This remarkable machine is a conventional motor car that can easily and rapidly be converted into a motor sleigh for reliable progress on snow. The make of car is unknown, but the convertible mechanism was the brainchild of Lieutenant de la Besse.
A first attempt by de la Besse was built on a 5cv vehicle, and at the Grand Winter Week organised in January 1909 by the ACF and the Touring-Club at Chamonix won the Grand Prix against competition from others of this type.
The vehicle in our Snapshot was a much-improved version, now built on an 18cv chassis, due to compete at the 1910 Grand Winter Week, in that year to be held at Gérardmer.
A magazine review was impressed with the fully developed machine, in particular its ability to be transformed rapidly between normal car and highly effective motor sleigh. It was reported that M. de la Besse left Paris on 30 January 1910 with three passengers and all the skids to replace the wheels, stopped at Fayet to swap, and reached Chamonix by a snow-covered route.
The de la Besse machine had two large toothed driving drums (marked P in the photographs). The helical form (like the two separate halves of a double-chevron gearwheel but with only a slight angle from direct drive) pushed snow sideways to stop build-up, and ensured continuous drive – one tooth coming into use before the previous one had lifted. Adjustable torsion bars allowed the driver to change the pressure on the driving drums to cope with varying snow quality, and to retract the drums completely when converting the vehicle back to normal wheeled operation.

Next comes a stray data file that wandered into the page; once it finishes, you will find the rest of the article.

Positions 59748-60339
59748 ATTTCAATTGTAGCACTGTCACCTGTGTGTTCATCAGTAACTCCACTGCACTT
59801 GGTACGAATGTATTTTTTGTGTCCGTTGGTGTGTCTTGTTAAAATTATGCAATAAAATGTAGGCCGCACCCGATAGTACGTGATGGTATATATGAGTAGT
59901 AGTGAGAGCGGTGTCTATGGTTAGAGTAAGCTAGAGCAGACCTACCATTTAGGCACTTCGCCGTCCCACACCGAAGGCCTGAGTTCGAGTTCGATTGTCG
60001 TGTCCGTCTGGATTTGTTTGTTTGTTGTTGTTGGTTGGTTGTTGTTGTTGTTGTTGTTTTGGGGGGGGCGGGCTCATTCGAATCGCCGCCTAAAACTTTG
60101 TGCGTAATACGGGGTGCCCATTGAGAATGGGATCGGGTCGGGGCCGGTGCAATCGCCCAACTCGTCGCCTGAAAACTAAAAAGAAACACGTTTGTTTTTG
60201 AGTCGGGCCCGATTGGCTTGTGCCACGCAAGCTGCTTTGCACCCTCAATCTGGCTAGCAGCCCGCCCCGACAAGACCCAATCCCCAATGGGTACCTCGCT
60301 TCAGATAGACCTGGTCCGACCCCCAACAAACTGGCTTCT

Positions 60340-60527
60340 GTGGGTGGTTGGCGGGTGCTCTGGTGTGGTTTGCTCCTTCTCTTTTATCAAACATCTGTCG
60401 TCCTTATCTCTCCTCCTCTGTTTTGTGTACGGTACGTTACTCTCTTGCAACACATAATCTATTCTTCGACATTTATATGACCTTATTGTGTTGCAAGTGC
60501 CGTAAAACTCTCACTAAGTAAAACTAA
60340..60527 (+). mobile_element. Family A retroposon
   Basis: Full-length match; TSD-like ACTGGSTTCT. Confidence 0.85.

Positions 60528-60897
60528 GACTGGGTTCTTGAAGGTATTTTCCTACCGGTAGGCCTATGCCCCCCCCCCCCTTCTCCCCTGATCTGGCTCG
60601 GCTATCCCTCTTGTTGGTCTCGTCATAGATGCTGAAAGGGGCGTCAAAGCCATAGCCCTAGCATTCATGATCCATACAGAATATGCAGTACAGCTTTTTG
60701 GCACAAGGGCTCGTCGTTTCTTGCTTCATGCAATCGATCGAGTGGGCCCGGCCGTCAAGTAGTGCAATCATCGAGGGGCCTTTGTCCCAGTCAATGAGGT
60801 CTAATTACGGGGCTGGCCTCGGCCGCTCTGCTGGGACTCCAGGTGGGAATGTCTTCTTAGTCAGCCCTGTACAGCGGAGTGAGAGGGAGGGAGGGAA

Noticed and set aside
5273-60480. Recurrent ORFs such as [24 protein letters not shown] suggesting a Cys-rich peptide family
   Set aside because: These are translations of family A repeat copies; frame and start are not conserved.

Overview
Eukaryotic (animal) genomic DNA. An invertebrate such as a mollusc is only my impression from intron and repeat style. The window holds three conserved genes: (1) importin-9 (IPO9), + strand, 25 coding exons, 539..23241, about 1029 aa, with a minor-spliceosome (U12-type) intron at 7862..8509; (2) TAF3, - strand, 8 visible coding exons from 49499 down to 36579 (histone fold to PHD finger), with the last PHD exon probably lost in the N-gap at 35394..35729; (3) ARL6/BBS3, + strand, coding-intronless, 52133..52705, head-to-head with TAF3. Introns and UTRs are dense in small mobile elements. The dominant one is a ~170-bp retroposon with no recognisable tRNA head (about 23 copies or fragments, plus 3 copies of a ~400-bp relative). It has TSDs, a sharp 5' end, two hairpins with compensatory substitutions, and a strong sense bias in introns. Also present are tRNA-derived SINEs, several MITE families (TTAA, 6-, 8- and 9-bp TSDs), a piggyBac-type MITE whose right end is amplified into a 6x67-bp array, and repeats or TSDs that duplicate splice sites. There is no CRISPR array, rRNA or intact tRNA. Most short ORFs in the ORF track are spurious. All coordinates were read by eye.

The machine was clearly designed to work in cold climes (it was to be demonstrated in Russia immediately following the event in Gérardmer), so particular care was given to protecting the engine and its drip-feed lubricator from the effects of extreme cold. Visible alongside the radiator and marked R in the pictures was a petrol-fired boiler that circulated hot water through the engine and around the lubricator whenever the vehicle was stopped outside in cold weather.
The challenges of braking in snow were not forgotten. The differential on the drive drums could be locked and the drums stopped to give initial retardation, and two pairs of crampons (marked FF in the lower picture) were attached to the rear skids and could be dropped to give additional braking.
This machine is a rarity, but the concept is not: there are several pictures of similar vehicles used in Europe and America. But this appears to be one of the few with truly rapid convertibility between wheels and skids. Sadly, nothing is known of the eventual fate of Lieutenant de la Besse or his invention.